So, should you make the $4.99 USD investment to delve into Coldfire Keep? With the bugs that are currently at play in these dungeons, I think you’re better off taking a nap at the moment. I’ll be watching the updates carefully and diving back in soon after. If all is well, it looks like Coldfire Keep will keep me crawling for the whole 10 hours it promises thereafter. I’ll let you know soon thereafter if all is well.

Review: Puzzle and Dragons (iOS)

The free-to-play (F2P) market is in full swing within the games industry and looks to play a major role in the upcoming generation of home consoles, with the PS4 currently scheduled to feature eight major F2P titles by the end of the year.

As we have watched this new trend evolve, we have seen some real lows when developers have crafted something that offers players nothing beyond the need to invest yet another $0.99. The only alternative is the need to grind our hundreds of hours of play for the same result (I’m looking at you, Real Racing 3). Yet, some standout F2P titles like Pure Chess allow you to play the game for free, but then add the additional content of your choosing (e.g. chess sets, modes, etc.) to it for small fees – a glorified demo, basically. But then comes a game like GungHo Online’s Puzzle and Dragons, which simply gets everything right and for many, it won’t cost them a dime to play. [Review Score: 5/5 Stars]

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Review: 2K Drive (iOS)

Early this year, Real Racing 3 turned the media’s attention to the racing genre on iOS devices, much like Mario Kart Wii’s plastic steering wheel peripheral did for the Wii. While Real Racing 3’s beautiful graphics and social integration kept us racing for 40+ hours here at the DDNet offices, its free-to-play model eventually found us growing frustrated and moving on to other titles. 2K Games clearly understands those frustrations and brings a more home console-styled gameplay experience with 2K Drive to our iOS devices, in the hopes of putting us right back into the driver’s seat once again.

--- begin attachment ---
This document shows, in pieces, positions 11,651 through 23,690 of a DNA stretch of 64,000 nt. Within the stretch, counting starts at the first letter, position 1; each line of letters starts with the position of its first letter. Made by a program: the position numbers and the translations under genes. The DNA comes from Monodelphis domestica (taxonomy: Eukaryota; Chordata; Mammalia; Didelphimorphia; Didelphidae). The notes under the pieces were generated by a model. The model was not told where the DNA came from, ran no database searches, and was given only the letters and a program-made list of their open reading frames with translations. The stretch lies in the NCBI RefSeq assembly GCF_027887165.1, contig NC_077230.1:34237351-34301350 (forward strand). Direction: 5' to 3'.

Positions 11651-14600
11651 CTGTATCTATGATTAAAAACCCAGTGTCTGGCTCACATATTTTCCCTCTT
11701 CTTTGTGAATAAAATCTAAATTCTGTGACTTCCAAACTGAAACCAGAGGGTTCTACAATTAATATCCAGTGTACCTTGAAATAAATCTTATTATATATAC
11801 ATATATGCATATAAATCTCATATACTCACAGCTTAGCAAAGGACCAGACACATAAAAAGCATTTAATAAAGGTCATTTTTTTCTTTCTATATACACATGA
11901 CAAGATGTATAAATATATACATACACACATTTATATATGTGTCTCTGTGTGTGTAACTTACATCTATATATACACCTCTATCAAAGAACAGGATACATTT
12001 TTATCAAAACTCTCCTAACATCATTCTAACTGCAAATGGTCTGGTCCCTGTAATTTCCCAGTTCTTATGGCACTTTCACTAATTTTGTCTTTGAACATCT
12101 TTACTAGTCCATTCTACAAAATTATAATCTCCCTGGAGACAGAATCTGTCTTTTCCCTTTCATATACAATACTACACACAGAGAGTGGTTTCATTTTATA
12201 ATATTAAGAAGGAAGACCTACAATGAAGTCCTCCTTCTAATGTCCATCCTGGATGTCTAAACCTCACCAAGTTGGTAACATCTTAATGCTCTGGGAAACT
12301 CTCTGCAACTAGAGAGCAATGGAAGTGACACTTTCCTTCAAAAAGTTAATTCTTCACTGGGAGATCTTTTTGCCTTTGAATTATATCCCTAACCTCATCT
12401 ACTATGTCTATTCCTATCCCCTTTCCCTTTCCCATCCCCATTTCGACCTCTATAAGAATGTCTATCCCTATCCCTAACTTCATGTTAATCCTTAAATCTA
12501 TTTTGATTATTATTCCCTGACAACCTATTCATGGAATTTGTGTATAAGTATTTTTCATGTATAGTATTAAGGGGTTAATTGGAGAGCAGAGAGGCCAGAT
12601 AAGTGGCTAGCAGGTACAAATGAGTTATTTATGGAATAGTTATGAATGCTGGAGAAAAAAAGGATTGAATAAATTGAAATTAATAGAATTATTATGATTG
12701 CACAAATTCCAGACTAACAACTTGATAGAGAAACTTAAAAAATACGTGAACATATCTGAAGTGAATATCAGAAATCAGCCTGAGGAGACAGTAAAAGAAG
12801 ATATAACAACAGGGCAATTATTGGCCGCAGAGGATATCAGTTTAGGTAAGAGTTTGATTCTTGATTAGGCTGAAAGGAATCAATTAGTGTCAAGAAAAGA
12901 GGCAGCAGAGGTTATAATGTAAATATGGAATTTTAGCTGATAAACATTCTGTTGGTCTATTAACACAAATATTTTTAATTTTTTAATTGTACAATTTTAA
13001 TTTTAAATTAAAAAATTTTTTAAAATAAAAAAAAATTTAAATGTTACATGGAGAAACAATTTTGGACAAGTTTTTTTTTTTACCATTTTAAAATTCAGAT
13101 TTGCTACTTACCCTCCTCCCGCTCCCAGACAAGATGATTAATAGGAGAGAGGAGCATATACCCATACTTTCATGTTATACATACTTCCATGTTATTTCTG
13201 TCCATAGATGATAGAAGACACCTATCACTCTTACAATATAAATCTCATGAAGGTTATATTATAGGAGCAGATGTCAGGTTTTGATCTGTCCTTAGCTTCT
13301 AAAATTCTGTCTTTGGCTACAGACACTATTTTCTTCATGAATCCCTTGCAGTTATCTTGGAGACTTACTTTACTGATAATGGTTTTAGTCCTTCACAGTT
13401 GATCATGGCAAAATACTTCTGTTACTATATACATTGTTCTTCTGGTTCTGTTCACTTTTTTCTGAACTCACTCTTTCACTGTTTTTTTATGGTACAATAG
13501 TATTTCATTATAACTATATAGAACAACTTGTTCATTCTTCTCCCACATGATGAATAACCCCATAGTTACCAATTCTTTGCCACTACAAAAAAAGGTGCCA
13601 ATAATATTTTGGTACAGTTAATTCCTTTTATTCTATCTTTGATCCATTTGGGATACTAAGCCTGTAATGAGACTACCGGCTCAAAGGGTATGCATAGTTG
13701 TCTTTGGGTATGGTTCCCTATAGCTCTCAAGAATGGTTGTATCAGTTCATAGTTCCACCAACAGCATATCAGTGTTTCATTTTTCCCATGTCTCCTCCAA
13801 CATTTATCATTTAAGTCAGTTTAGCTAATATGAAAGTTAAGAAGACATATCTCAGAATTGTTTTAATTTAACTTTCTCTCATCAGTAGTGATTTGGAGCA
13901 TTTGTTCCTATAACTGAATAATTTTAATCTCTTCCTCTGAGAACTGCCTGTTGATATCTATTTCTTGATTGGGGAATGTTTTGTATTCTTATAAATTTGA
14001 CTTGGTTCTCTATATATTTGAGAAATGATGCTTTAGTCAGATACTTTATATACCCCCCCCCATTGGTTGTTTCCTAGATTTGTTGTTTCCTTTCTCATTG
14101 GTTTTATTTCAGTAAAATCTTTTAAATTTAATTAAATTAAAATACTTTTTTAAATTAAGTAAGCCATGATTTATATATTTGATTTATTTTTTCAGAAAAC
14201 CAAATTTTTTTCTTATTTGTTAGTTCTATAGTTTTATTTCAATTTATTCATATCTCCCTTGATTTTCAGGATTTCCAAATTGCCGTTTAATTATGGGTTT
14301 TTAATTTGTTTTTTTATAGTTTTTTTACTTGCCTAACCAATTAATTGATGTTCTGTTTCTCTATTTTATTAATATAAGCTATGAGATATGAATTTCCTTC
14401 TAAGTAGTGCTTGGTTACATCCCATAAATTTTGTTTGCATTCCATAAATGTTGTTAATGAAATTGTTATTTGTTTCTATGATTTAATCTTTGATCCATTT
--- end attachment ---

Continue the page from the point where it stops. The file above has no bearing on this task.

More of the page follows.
While Real Racing 3’s focus was on a variety of street and drag races, 2K Drive doesn’t stop there: dirt tracks, salt flats and drift courses fill the event list, while mini game styled events like bowling and evading missile fire from a helicopter continually keep things interesting. Arising from the remnants of Bizarre Creations (Project Gotham Racing), Lucid Games delivers a racing style that’s somewhat similar to its past, but with a lot more suspension physics this go around – finding a nice middle ground arcade/simulation mix to the racing that keeps the action challenging and fun.

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Review: Colin McRae Rally (iOS)

While we’re still ripping up the tracks in GRID 2 on our consoles, Codemasters has surprisingly brought the much beloved Colin McRae series back to drift all over our iOS devices. Built upon the Colin McRae Rally 2.0 version that was found on the original PlayStation, this upgraded version of the title brings the tight controls and rally racing roots that made the series great back in true form.

While Codemasters’ current core racing series, GRID and Dirt, offer a wide variety of racing styles and classes, the old school roots of the series focused on pure point-to-point races, which is when rally racing is truly at its best. Screaming down the treacherous tracks in complete reliance on your co-driver’s instructions to keep you from smashing into a tree/ rock while pushing your rally car flat out is exhilarating and the series has always gotten this basic formula down just right. [Review Score: 4/5 Stars]